Audit set of funds
going to N. Korea
UNITED NATIONS - The U.N. Development Program agreed yesterday not to approve new projects in North Korea until an external audit addressed U.S. allegations that the agency had funneled millions of dollars to the communist regime in violation of U.N. rules.
U.S. Deputy Ambassador Mark Wallace alleged last week that the U.N. program's North Korea operation had been run "in blatant violation of U.N. rules" for years. He demanded an outside audit focusing on concerns that development funds had been used by the North for "its own illicit purposes."
The audit, announced Monday by U.N. Secretary-General Ban Ki-moon, is expected to last three months. - AP
airline to halt fights
LONDON - British Airways P.L.C. is canceling all its flights to and from London's Heathrow Airport and several more from its Gatwick terminal for two days next week because of a strike by cabin crew.
The airline said yesterday that a total of 1,300 flights to and from the London airports would be grounded during the 48-hour walkout Tuesday and Wednesday.
Negotiations between the airline and the Transport and General Workers union have centered on pay and sick-leave policy. The talks fell apart, with each side blaming the other for the failure to reach agreement. - AP
Saving British birds
after major oil leak
LONDON - Wildlife workers combed a 100-mile stretch of beach yesterday, trying to rescue birds covered in oil after thousands of gallons of the fuel leaked from a stricken cargo ship off England's southwest coast.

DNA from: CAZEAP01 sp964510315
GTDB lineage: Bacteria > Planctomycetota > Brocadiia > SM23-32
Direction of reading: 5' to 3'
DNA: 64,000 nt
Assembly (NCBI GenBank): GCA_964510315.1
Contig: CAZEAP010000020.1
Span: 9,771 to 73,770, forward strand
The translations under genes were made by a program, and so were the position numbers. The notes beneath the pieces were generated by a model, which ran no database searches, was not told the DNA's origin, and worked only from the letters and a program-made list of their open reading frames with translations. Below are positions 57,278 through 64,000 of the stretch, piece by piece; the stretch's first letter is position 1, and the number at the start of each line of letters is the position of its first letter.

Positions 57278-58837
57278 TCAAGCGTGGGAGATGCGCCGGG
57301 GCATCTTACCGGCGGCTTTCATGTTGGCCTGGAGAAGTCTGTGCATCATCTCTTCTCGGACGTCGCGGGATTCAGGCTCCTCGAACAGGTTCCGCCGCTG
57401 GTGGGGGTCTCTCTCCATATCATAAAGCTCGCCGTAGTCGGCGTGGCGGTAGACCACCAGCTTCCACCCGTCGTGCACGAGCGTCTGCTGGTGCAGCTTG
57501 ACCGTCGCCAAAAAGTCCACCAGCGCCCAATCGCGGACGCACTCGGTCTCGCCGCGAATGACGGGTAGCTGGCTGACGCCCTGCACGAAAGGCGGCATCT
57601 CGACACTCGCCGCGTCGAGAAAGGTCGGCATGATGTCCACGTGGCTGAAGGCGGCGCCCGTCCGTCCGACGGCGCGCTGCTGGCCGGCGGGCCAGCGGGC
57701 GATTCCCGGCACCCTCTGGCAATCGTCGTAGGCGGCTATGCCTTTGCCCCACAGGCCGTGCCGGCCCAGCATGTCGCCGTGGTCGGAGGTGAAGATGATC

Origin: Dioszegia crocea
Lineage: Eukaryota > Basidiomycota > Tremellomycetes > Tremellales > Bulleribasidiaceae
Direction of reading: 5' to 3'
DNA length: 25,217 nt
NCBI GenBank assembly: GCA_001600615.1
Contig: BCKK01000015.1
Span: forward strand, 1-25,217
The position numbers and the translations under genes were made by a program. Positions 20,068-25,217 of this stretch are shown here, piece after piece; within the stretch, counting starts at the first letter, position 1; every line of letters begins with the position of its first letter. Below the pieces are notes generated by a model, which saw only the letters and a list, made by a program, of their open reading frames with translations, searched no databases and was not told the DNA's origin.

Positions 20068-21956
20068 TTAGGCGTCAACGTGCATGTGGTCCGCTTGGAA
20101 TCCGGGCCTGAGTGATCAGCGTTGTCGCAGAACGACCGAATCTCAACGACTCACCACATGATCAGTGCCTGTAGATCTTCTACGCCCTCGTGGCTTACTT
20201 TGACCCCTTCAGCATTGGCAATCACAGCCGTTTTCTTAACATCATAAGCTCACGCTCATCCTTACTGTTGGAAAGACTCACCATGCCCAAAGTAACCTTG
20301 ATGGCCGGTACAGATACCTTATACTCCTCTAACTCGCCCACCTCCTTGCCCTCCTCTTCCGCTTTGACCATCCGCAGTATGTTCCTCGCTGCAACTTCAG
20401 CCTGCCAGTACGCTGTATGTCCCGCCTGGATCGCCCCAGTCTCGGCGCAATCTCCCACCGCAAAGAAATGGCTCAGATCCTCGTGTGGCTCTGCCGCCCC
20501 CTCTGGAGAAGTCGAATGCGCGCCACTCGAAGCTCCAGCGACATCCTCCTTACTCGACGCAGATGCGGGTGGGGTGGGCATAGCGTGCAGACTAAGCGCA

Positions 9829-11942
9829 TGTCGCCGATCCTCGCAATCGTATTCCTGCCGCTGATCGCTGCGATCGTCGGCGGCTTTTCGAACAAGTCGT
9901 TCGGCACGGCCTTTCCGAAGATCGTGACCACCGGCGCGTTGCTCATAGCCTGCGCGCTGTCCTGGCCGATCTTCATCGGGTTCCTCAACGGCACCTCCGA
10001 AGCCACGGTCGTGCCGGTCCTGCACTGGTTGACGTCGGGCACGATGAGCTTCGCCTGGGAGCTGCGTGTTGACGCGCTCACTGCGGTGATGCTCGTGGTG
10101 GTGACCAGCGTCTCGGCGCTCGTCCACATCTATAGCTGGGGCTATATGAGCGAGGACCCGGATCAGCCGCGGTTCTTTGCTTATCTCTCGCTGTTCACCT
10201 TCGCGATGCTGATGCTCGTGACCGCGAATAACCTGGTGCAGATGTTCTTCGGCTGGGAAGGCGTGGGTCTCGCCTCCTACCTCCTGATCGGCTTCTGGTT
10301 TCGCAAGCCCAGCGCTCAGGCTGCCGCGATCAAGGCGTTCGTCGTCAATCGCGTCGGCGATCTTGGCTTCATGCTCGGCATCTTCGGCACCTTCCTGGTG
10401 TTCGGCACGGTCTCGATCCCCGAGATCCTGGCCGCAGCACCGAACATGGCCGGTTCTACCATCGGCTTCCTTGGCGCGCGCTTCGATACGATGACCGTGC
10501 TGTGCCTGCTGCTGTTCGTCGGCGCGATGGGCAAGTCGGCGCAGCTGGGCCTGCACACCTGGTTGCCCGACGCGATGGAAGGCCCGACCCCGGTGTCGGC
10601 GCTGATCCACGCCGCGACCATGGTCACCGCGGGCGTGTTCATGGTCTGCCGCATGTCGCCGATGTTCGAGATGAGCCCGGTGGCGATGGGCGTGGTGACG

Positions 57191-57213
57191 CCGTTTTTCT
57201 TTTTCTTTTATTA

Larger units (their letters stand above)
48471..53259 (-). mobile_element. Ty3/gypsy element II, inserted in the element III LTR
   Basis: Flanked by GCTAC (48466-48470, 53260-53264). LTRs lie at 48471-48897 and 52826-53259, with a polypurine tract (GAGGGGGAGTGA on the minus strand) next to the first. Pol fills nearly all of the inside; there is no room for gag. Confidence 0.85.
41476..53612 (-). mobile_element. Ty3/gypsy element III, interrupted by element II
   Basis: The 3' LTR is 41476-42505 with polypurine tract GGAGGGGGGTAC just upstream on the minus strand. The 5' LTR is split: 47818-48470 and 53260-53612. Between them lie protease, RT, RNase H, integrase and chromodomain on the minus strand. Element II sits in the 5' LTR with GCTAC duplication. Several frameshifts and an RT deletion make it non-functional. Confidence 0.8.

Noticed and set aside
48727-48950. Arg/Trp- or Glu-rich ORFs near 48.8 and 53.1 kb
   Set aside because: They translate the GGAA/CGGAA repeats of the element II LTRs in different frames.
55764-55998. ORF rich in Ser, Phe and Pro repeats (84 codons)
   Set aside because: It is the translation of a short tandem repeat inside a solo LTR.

Half of the more than 1,000 birds that washed ashore in the last few days have been taken to wildlife centers around Lyme Bay, where the British ship, the MSC Napoli, was deliberately run aground last week after being damaged in a storm.
"These are very thin, very hungry birds," said Tim Thomas, a scientist with the Royal Society for the Prevention of Cruelty to Animals. "They've been traumatized."
Contractors removed almost a third of the ship's fuel yesterday, sucking the oil into a nearby tanker. The process was expected to last two weeks. - AP
Venezuelan President Hugo Chavez warned yesterday that the U.S. ambassador could be asked to leave if he continued "meddling in Venezuela's affairs." Earlier, William Brownfield said U.S. investors must receive a fair price for their shares of Venezuela's largest phone company when Chavez's government nationalizes it.
Ecuador President Rafael Correa ordered an inquiry yesterday into the collision of two army helicopters that killed Defense Minister Guadalupe Larriva, her daughter and five military officers. The collision occurred Wednesday during maneuvers to mark the 53d anniversary of military aviation in Ecuador.
Italy's coalition government approved a bill yesterday that makes racist, sexist or anti-Semitic crimes punishable by up to four years in prison. The measure now must be passed by parliament.